Five Great Travel Books and One Reasonable Request
While I was editor of Travelocity magazine (2000-01), we published an ambitious piece titled “The 100 Best Travel Books Ever Written.” The list included the expected heavyweights — Twain, Theroux, Chatwin, McPhee, Heat-Moon, Bryson — alongside unexpected picks by writers such as James Fenton, Michael Crichton, and Dr. Suess. I like to remind people of this list because, particularly in the wake of the publication of “Smile When You’re Lying,” I’ve occasionally been accused of having it in for travel writers. And while it’s true that there are few things I enjoy complaining about more than bad travel writing, there are few things I enjoy reading more than good travel writing. Since short of combing through the stacks of files in my basement it’s almost impossible to unearth a copy of the long-forgotten January/February 2001 issue of Travelocity magazine, here’s a short selection of travel books I admire, each published since 2000.
The eXile: Sex, Drugs, and Libel in the New Russia
By Mark Ames and Matt Taibbi
More than any book I know, this compendium of The eXile, a biweekly English-language Moscow tabloid founded by the authors (Taibbi now writes even sharper copy as a political columnist for Rolling Stone) sums up the thrilling, tedious, and difficult life of expats, from meeting the “Mongolian Dennis Rodman” to the dead return to “dull, sexless America.”
Trials of the Monkey: An Accidental Memoir
By Matthew Chapman
Like all good travel writing, Chapman uses his destination as mere starting point for a story broad enough to take in a number of topics — in this case, science, religion, education, and his own history. The great-great grandson of Charles Darwin, Englishman Chapman travels to exotic Dayton, Tennessee, site of the Scopes-Monkey Trial, to understand both sides of the argument his ancestor so infamously began.
Queenan Country: A Reluctant Anglophile’s Pilgrimage to the Mother Country
By Joe Queenan
I just opened my copy to find a good line and here’s what was on the first random page I looked at: “The current occupant of the throne, Elizabeth II, has presided with great aplomb and dignity over the gradual but inevitable disintegration of the British Empire. Neither flashy nor communicative, this paragon of bourgeoisie taste and homespun attire seems like a very nice old lady who has had the misfortune to be hemmed in by a self-replicating battalion of ding-dongs.” I love Queenan because you can open to just about any page of his books and find gems like that.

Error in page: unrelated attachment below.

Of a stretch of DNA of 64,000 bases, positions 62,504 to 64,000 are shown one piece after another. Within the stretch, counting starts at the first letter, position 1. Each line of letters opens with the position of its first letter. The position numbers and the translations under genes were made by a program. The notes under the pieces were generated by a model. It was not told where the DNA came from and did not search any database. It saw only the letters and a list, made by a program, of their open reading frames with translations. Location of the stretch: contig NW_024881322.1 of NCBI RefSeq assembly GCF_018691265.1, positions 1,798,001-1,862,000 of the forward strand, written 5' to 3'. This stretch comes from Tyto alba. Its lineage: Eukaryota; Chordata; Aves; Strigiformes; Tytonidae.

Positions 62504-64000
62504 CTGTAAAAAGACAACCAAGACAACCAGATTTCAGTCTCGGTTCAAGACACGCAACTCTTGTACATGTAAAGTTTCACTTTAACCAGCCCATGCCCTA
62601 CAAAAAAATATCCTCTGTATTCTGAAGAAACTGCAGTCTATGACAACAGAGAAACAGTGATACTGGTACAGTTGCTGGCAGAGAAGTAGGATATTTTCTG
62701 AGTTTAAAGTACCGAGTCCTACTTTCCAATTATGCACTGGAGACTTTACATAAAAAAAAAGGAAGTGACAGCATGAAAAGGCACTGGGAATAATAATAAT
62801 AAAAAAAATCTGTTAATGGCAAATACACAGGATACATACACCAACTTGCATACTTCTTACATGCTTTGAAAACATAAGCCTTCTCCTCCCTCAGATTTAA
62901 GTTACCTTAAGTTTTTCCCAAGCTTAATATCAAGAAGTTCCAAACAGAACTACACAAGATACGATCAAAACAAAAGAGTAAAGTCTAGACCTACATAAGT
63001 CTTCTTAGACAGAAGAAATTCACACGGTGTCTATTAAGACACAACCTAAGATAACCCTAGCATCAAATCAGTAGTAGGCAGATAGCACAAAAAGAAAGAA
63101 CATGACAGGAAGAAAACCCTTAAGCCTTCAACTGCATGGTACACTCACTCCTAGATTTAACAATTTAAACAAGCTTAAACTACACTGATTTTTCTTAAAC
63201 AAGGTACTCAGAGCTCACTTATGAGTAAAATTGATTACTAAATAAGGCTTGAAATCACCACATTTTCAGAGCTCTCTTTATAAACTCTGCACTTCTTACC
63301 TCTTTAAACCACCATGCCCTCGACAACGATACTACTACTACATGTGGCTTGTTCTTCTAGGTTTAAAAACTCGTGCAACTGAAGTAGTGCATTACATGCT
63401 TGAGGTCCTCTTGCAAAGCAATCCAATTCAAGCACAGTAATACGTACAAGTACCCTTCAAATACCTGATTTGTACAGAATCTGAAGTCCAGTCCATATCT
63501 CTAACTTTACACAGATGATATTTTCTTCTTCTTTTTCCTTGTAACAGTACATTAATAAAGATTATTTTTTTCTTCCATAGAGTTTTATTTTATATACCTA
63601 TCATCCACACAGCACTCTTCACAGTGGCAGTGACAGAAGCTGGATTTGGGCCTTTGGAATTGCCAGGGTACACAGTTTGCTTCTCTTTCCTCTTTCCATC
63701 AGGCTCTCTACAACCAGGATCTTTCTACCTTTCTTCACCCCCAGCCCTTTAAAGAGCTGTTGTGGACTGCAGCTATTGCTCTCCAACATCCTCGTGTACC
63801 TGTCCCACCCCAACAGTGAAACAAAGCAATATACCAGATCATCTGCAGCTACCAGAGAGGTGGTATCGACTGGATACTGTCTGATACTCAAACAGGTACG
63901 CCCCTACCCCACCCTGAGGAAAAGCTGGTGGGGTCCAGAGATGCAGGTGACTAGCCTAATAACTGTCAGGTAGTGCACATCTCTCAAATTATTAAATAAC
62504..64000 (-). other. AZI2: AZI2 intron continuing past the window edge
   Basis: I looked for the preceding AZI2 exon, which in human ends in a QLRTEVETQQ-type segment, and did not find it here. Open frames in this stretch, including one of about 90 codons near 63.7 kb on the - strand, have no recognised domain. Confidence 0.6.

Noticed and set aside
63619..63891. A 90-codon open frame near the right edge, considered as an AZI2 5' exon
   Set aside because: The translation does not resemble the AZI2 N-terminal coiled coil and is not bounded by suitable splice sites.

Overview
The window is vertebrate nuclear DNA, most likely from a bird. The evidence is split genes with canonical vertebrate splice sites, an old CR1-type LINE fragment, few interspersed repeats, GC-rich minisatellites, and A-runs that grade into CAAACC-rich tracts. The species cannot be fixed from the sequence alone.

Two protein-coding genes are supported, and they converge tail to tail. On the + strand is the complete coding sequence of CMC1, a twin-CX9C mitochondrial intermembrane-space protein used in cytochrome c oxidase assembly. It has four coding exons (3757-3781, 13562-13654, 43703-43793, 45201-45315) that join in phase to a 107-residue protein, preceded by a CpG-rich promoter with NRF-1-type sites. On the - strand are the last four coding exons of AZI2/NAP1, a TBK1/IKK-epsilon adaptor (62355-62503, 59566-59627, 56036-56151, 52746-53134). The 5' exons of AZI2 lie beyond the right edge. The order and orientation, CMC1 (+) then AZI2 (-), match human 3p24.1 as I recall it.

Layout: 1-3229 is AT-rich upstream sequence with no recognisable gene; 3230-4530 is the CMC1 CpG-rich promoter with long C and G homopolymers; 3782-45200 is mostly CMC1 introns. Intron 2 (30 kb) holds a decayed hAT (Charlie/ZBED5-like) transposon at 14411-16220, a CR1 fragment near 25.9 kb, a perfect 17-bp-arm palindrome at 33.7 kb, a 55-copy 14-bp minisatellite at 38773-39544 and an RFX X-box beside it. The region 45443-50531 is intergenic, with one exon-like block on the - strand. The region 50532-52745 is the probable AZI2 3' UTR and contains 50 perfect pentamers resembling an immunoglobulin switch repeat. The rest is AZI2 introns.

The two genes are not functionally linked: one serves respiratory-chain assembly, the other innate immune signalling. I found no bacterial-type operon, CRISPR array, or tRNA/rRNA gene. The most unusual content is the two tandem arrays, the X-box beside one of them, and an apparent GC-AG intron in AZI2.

Boeing Versus Airbus: The Inside Story of the Greatest International Competition in Business
By John Newhouse
More of a business book than a travel book, but Newhouse is so good at relating the inside details of the dramatic rivalry between the aviation giants that you learn a lot about modern travel in the process. In discussions of America’s trade deficits and export imbalances, few people realize that Boeing is the United States’ number-one exporter and has been for fifty years. We need to pay attention to this stuff.
Killing Yourself to Live: 85% of a True Story
By Chuck Klosterman
At some point in his/her life, every freelancer in America will try to talk an editor into funding a self-indulgent “Road trip across America” story. Klosterman is one of the few writers good enough to land the dream gig and then sharp and funny enough to turn the trip into a book you can read three or four times and still laugh at. Klosterman’s journey to places where famous rockers met their demise (Buddy Holly, Lynyrd Skynyrd, Kurt Cobain, etc.) gets diverted in favor of impromptu side trips to visit ex-girlfriends and sample the gastronomic delights of Cracker Barrel.
Closed on Sunday: And Other Pleasant Surprises For the Small-Town Lutheran
By Garrison Keillor
OK, I made up the title. This book doesn’t exist. But since Garrison Keillor is the modern Mark Twain, and since he’s been around the world many times over, if he’d ever break down and do a travel book, I’m certain it’d instantly appear at the top of lists like this one.